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Health ministry mulling equal study facility for contract doctors to get specialist training

Minister Khairy Jamaluddin says the facility would be equal to that offered to permanent medical officers.

2 minute read
Contract doctors hold up placards during a peaceful demonstration at Hospital Kuala Lumpur on July 26.
Contract doctors hold up placards during a peaceful demonstration at Hospital Kuala Lumpur on July 26.

The health ministry is considering allowing contract medical officers to pursue a specialist or master’s degree with a study facility equivalent to the Federal Training Prize made available to permanent medical officers, the Dewan Rakyat was told today.

Minister Khairy Jamaluddin said this was one measure to ensure the future of contract medical officers.

“Prior to this, the Federal Training Prize was only offered to permanent medical officers, while contract medical officers could only apply through the Parallel Pathway Specialist Training Programme.

“So, we want to provide a similar facility for the contract medical officers so that they too can pursue specialist training at any public university in the country,” he said in reply to Rosnah Aluai (PH-Tangga Batu) during question-time today.

Rosnah had wanted to know the ministry’s plan to ensure the future of contract doctors to prevent a brain drain.

Khairy said Malaysia has no shortage of medical graduates but a shortage of specialist doctors.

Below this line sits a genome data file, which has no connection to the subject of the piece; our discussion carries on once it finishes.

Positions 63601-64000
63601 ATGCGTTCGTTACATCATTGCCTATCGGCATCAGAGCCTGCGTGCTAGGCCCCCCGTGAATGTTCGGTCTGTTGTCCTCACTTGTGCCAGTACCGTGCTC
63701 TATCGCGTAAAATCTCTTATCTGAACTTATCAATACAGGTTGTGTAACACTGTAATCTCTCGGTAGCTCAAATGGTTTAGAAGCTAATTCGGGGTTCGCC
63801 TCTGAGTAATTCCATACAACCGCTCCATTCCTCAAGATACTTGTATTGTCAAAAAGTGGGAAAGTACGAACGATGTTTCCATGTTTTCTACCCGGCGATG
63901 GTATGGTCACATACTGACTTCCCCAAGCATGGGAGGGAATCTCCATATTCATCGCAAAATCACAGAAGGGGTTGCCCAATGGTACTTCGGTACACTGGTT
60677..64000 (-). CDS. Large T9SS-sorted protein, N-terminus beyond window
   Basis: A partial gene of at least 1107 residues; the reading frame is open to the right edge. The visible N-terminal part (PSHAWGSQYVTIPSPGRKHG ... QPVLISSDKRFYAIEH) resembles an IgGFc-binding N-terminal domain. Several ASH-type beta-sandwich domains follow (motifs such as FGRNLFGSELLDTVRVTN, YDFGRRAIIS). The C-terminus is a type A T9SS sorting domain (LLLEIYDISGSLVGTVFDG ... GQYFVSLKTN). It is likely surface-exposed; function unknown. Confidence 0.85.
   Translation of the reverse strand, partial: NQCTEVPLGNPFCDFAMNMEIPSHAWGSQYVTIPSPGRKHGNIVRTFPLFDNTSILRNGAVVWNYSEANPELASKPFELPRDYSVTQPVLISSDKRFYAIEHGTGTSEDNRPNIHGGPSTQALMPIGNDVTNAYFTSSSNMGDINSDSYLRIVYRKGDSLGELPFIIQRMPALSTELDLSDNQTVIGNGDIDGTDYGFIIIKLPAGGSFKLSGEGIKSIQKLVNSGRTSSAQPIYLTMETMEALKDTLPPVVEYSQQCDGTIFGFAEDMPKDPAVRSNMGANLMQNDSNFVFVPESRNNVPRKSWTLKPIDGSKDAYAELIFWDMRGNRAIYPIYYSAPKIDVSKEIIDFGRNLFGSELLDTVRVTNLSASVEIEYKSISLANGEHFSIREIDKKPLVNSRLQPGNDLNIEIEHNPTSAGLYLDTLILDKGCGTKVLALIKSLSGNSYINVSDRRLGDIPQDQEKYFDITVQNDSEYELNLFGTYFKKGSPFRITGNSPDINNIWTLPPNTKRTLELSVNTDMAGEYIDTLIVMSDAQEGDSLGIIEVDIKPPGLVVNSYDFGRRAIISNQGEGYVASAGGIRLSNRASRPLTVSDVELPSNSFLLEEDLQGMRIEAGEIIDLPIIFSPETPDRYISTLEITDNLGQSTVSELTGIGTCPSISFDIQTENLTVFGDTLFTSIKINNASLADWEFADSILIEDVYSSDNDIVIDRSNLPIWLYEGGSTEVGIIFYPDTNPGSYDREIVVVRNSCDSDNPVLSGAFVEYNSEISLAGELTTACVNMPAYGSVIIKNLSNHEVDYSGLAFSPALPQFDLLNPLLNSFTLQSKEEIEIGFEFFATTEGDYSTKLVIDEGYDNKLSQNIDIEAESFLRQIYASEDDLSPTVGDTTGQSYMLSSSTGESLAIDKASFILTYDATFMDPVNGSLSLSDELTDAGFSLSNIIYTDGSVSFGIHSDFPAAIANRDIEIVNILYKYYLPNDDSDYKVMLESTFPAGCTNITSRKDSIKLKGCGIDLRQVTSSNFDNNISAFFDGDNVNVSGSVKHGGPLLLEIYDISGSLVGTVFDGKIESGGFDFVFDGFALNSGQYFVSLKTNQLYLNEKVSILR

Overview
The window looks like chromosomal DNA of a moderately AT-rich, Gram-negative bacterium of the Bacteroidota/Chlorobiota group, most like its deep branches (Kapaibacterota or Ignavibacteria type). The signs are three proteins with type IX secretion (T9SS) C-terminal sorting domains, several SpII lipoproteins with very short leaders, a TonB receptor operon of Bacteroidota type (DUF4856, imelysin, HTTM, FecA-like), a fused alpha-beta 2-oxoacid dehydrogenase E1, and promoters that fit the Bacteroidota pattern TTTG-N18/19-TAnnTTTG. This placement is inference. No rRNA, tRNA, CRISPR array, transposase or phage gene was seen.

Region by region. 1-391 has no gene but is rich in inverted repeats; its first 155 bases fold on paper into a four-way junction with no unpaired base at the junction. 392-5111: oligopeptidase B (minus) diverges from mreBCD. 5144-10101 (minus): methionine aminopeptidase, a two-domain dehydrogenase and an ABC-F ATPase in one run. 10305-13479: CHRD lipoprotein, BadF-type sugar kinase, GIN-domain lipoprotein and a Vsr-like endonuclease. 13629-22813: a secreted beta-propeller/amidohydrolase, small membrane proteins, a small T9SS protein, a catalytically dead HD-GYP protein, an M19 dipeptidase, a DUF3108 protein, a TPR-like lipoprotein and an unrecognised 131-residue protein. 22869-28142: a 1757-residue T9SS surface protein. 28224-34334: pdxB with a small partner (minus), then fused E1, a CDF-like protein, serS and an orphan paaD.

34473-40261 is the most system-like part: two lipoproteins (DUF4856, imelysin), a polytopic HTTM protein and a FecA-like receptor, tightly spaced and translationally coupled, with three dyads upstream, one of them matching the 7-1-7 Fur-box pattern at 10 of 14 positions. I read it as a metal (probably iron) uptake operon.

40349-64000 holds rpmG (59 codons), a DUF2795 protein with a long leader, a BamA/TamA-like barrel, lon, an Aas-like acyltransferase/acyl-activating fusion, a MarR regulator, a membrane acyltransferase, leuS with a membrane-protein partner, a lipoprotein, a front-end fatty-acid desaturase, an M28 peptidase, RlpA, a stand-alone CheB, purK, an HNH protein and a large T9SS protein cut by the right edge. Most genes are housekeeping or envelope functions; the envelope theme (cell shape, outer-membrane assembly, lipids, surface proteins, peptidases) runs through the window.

At present, he said, there are only 13,000 specialist doctors in the country, far behind the need for 28,000 specialist doctors by 2023.

He also said there had been a steep increase in the number of medical graduates, ranging from between 5,000 and 6,000 each year since 2016, compared to only around 3,000 each year from 2009 to 2015.

“This has caused tremendous pressure for them to be appointed to a permanent post upon completion of their housemanship and compulsory service… so, from October 2016, the government decided to offer medical graduates contract-based posts.

“This was also due to the public service size control policy and wise-spending approach by the government, so not all will be appointed to permanent posts,” he said.

However, he said those contract medical officers were given the same emolument as their permanent counterparts, including other perks such as vehicle and computer loans, living quarters and annual leave based on circulars in force.

“On Aug 20, the government also set up a special committee to tackle the issues of contract doctors which focuses, among others, on scrutinising and filing applications for additional permanent posts according to facility requirement, formulating a strategy to increase job opportunities for them in other ministries, government agencies and the private sector, and discussing with the Public Service Department (PSD) on a possible amendment to the Pension Act 1980 or introducing an equivalent act,” he said.

Khairy said the committee would comprise representatives from the PSD, treasury, Economic Planning Unit, higher education ministry and health ministry agencies.

On July 23, the government announced that medical, dental and pharmacy officers with contract appointments would be offered a two-year contract of service upon completion of their compulsory service period to ensure the continuity of service and also as preparation for young doctors to pursue specialist training.